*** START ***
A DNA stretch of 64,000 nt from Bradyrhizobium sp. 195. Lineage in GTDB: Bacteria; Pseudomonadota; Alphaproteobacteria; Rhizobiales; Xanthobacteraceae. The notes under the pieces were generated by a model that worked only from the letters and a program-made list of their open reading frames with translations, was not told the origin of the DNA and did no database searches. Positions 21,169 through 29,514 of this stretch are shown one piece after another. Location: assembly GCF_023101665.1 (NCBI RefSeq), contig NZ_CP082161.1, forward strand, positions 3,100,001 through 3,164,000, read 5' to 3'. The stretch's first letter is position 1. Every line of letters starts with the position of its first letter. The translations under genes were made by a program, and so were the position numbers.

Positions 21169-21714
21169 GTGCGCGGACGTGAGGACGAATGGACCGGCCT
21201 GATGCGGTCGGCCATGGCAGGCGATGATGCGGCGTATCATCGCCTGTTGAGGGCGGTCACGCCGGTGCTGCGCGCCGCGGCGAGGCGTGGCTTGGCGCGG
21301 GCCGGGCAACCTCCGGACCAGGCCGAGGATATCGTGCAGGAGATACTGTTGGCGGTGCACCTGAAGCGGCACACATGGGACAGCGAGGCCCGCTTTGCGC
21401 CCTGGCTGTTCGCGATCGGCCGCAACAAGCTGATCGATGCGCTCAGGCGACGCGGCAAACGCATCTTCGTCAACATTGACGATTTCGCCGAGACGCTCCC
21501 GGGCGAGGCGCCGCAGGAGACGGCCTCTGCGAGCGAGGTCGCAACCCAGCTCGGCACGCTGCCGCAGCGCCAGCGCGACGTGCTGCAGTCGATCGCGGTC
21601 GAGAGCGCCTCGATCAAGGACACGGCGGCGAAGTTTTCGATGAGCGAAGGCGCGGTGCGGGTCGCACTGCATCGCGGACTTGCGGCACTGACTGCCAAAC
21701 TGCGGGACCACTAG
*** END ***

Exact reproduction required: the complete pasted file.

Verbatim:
A DNA stretch of 64,000 nt from Bradyrhizobium sp. 195. Lineage in GTDB: Bacteria; Pseudomonadota; Alphaproteobacteria; Rhizobiales; Xanthobacteraceae. The notes under the pieces were generated by a model that worked only from the letters and a program-made list of their open reading frames with translations, was not told the origin of the DNA and did no database searches. Positions 21,169 through 29,514 of this stretch are shown one piece after another. Location: assembly GCF_023101665.1 (NCBI RefSeq), contig NZ_CP082161.1, forward strand, positions 3,100,001 through 3,164,000, read 5' to 3'. The stretch's first letter is position 1. Every line of letters starts with the position of its first letter. The translations under genes were made by a program, and so were the position numbers.

Positions 21169-21714
21169 GTGCGCGGACGTGAGGACGAATGGACCGGCCT
21201 GATGCGGTCGGCCATGGCAGGCGATGATGCGGCGTATCATCGCCTGTTGAGGGCGGTCACGCCGGTGCTGCGCGCCGCGGCGAGGCGTGGCTTGGCGCGG
21301 GCCGGGCAACCTCCGGACCAGGCCGAGGATATCGTGCAGGAGATACTGTTGGCGGTGCACCTGAAGCGGCACACATGGGACAGCGAGGCCCGCTTTGCGC
21401 CCTGGCTGTTCGCGATCGGCCGCAACAAGCTGATCGATGCGCTCAGGCGACGCGGCAAACGCATCTTCGTCAACATTGACGATTTCGCCGAGACGCTCCC
21501 GGGCGAGGCGCCGCAGGAGACGGCCTCTGCGAGCGAGGTCGCAACCCAGCTCGGCACGCTGCCGCAGCGCCAGCGCGACGTGCTGCAGTCGATCGCGGTC
21601 GAGAGCGCCTCGATCAAGGACACGGCGGCGAAGTTTTCGATGAGCGAAGGCGCGGTGCGGGTCGCACTGCATCGCGGACTTGCGGCACTGACTGCCAAAC
21701 TGCGGGACCACTAG